Recently, I was working on a particularly complex piece of code that required a lot of data manipulation, grouping, sorting, etc. and I had a breakthrough that I hope may prove useful for other developers.
Typically, when pulling data from Acumatica, I am comfortable pulling data into PXResultSet objects and looping through the results in a Foreach loop. This pattern is generally sufficient for most tasks. The new task, however, required a lot of processing of the data rather than just enumerating through the List. Also, performance was a concern, so I wanted to minimize the number of times I went to the data layer. For both reasons, I wanted to keep my data independent of the cache. What I needed to do was pull data into an IEnumerable object and then loop through, filter, copy, and manipulate it via LINQ operations. Initially, I had trouble getting PXResultSets into a List. I wasn’t able to directly translate it into the List I needed. Then I discovered the following in the source code.
Var ListofLines = SelectFrom<SOShipLine>.View.Select(this).RowCast<SOShipLine>().ToList();
The RowCast call refactors the PXResultSet into a list of the objects you pass into the call. If you’re not conversant in the tech, this is a good time to brush up on your C# LINQ nomenclature. I find that manipulating data in the application layer was a big efficiency gain in terms of completing programming tasks and system performance gains. I find two scenarios common in my code where this pattern may yield benefits.
Scenario One: Complicated BQL Predicates
Rather than formulate complicated BQL predicates that group by, sum, calculate, etc I dump a data set into a list and manipulate it via LINQ. This is especially useful if you find yourself searching for data multiple times against the same DAC. It is certainly more readable than a long BQL statement. In the below code, Method I is a typical pattern lifted from the Acumatica source. Method II is a version that pulls data with a Where clause but leaves the grouping to the application layer. The advantage here is that I was also able to easily get a distinct count and can subsequently refer back to the original ungrouped data readily. It is also possible that performance gains may be made depending on the system load/architecture of the particular instance of Acumatica.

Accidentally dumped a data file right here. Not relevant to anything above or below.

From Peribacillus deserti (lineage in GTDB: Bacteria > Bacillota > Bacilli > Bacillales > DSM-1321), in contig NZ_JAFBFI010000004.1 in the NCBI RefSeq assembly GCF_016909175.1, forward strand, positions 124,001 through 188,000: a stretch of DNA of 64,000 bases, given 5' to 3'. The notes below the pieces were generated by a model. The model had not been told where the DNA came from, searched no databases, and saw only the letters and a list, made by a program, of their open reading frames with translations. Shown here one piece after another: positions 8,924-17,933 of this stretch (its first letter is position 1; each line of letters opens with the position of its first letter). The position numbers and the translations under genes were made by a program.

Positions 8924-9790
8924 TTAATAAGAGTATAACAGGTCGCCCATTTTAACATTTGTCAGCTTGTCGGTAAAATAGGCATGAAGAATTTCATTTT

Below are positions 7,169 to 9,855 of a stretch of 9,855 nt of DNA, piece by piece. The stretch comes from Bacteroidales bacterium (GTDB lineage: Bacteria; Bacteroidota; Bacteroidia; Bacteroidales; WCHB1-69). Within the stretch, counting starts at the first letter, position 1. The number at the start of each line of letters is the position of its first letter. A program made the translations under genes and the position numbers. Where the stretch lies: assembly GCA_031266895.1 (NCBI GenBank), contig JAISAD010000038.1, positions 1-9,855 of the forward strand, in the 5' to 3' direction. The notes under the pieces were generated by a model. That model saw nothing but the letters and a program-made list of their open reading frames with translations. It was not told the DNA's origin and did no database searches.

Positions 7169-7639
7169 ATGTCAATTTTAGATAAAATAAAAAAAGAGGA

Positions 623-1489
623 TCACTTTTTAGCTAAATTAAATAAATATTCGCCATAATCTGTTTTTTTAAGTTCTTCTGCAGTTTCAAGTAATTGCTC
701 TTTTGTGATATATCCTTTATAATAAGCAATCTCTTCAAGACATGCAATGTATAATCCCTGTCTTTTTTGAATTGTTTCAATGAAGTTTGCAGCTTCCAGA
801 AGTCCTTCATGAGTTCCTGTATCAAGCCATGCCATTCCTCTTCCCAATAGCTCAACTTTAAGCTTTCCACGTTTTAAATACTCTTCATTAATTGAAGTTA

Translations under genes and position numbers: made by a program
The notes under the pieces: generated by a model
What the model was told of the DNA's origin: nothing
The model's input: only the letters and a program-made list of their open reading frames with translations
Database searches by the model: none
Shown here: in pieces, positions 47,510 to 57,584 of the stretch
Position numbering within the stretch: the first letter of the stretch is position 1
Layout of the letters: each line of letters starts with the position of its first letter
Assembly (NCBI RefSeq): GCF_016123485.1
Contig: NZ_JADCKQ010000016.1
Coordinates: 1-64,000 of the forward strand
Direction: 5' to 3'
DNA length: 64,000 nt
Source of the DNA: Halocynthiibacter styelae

Scenario Two: Data Sets
I think as your code becomes complex, it’s important to consider the data needs of the code set from a top-down perspective. When coding complicated tasks, it’s easy to get caught in the weeds and find yourself polling the same DAC multiple times to accomplish separate tasks. This can be especially true if you’re being good at writing modular code blocks. One of the easiest ways to spot this is by thinking about updating nested loops. If you have a nested loop that pulls data, a typical Foreach with a PXSelect, it will fire off the PXSelect every time the top loop iterates. Rather than iterate a data layer call each time you may want to consider pulling a larger data set once above the looping and filtering down the set for each loop iteration. In Method II below, I pull a set of accounts with parent accounts before looping begins. But wait, you may ask, why not pull all of the accounts for both loops? That might be great, especially if you need that data for other tasks or if you have a good idea of the resulting data set. It might also be pulling in an unnecessary large data set that would erase any performance gains you might make. As always it’s important to consider the topology of your data.
These examples are presented as a way to make code more readable, leverage native C# capabilities, and potentially find performance efficiencies. Hope this was helpful, happy coding!